US missionaries charm Visayan teens
She never took her eyes off the stage as Conor, Tylan, Davis, Sumner and Jake sang and danced their way to the hearts of more than 1,000 people watching their show in Cebu City on May 1.
Lita Tubog, 68, stood out among the crowd of mostly teenagers at Ayala Center Cebu to see the performance of the five Cebuano-speaking Americans.
Tubog has been a fan of Hey Joe Show since her son, Jay, who works in Singapore, had told her about the group’s viral videos on YouTube.
“I kept watching their videos,” she said. “I like the idea that there are Americans who can speak Cebuano very well.”
Likewise, the members of the Hey Joe Show were pleasantly surprised by the warm reception and their big fan base during their two-week stay in the Philippines. They requested, however, that they be identified only by their first names.
“Didto sa amoa, regular lang mi nga tao. Pag-abot namo, wa mi mag-expect nga daghan nami ug fans (Back home, we’re just regular people. When we arrived here, we didn’t expect that we had a lot of fans),” Davis said.
The mall shows were meant to test how the Filipinos received them. And they were not disappointed.
The five used to be missionaries assigned to the provinces of Bohol, Negros Oriental and Cebu for two years and fell in love with the Filipinos’ culture and way of life. They were also fascinated with Cebuano, the language spoken in the three Visayan provinces—so they decided to learn how to speak it.
When they returned to the United States, they formed a group and shot a video that would provide “clean and wholesome entertainment” in Cebuano. Doing the video also gave them the opportunity to speak the language and get feedbacks from friends in the Visayas on how they could improve.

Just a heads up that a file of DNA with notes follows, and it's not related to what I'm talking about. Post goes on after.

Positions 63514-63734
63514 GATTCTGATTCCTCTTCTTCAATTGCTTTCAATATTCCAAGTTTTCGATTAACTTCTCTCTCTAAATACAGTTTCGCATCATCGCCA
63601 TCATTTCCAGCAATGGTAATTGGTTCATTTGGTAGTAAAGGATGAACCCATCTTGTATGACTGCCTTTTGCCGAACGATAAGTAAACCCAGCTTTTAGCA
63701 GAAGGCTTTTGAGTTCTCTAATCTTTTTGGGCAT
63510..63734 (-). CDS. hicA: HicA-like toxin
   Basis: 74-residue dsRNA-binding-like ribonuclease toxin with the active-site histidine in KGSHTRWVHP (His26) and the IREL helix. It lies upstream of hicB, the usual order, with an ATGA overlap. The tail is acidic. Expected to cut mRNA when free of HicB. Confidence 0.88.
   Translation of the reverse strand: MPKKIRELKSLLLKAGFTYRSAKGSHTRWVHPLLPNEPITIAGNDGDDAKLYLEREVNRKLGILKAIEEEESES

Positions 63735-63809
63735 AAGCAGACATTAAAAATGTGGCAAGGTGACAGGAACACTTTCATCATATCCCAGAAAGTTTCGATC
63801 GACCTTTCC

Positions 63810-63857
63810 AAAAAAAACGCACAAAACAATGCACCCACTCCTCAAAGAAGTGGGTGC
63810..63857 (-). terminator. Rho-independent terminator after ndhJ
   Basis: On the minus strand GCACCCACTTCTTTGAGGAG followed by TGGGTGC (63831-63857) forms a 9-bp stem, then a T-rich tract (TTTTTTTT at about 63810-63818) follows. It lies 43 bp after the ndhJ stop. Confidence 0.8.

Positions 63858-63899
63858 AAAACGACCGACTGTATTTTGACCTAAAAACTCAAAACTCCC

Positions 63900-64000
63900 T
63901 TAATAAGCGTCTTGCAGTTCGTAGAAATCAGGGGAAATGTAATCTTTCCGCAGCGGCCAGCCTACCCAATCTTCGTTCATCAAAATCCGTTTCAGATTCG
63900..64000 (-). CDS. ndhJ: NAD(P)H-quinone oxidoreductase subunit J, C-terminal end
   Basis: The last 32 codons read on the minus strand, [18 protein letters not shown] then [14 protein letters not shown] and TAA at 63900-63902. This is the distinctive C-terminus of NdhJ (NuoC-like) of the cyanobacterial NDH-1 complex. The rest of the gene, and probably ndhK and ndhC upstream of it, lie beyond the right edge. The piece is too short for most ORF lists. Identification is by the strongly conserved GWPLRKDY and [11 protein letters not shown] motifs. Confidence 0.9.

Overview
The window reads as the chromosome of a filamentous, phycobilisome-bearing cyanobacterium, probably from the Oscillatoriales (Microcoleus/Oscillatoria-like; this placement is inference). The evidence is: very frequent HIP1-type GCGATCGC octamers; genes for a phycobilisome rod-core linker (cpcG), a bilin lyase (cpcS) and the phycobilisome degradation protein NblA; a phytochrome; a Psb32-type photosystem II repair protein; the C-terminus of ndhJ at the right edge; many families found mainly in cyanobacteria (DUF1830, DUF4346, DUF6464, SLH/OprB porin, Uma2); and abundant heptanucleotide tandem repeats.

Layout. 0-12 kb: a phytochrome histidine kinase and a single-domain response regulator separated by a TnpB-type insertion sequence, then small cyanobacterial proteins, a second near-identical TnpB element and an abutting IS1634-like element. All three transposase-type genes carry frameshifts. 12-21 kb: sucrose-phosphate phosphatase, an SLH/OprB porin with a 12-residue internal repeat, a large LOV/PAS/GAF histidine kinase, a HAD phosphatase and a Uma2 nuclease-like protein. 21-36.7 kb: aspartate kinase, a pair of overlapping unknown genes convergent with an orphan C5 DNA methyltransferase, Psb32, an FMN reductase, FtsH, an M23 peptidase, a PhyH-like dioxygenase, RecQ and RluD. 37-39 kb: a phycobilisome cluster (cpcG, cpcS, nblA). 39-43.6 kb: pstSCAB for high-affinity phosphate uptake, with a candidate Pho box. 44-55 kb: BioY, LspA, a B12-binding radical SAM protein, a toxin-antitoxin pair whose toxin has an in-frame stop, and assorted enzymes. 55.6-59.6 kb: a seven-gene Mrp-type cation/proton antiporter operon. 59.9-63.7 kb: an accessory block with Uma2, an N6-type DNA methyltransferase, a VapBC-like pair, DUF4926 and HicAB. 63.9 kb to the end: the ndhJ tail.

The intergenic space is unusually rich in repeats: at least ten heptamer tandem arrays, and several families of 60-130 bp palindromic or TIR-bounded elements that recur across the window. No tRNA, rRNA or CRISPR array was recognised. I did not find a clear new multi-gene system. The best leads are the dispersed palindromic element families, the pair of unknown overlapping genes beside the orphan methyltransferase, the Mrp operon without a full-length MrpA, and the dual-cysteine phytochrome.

They called themselves Hey Joe Show because children used to say “Hey Joe” whenever they walked on the streets in the Visayas.
Their first video, ”Amerikanong Bisaya,” was posted on YouTube on Oct. 1, 2014, and has since generated more than 800,000 views.
During their one-hour gig in Cebu, Ayala Center’s activity center was packed with people crammed even at the railings on the second and third floors.
Teenage girls screamed and cheered as the five young men danced, sang and even did a little modeling on stage before capping the show with Sumner’s Cebuano version of Ed Sheeran’s “Thinking Out Loud.”
After the show, the five stayed to have their photos taken with their fans, including some who came from other provinces.
Tubog, who is staying with her daughter in Mandaue City in Cebu, was accompanied by her granddaughter Edsel Trumata, 19, of Dauin town in Negros Oriental province. It was Trumata’s second time to watch the Hey Joe Show since the group performed on April 25 in Dumaguete City, 16 kilometers south of Dauin.
“I’m their avid fan. Since they would be in Cebu, I had to see them again,” Trumata said. “I admire how they are able to capture our culture in their videos.”
The Americans returned to the Philippines on April 24 and performed in malls in Tagbilaran, Dumaguete, Cebu, Cagayan de Oro and Davao. They are scheduled to go home to the United States on May 8 to pursue college studies.
Tylan is studying international business while Davis is getting a degree in English, and Jake, computer science. Sumner is getting a degree in biology while Connor is taking up medicine.
Despite schoolwork, the five vowed to continue doing videos. This time, they wanted to promote the Visayas’ hidden tourism spots.
“A lot of people, even Filipinos, do not realize they have a lot of waterfalls, beaches and mountains to explore. Their culture is also amazing. We wanted them to see that,” Trumata said.
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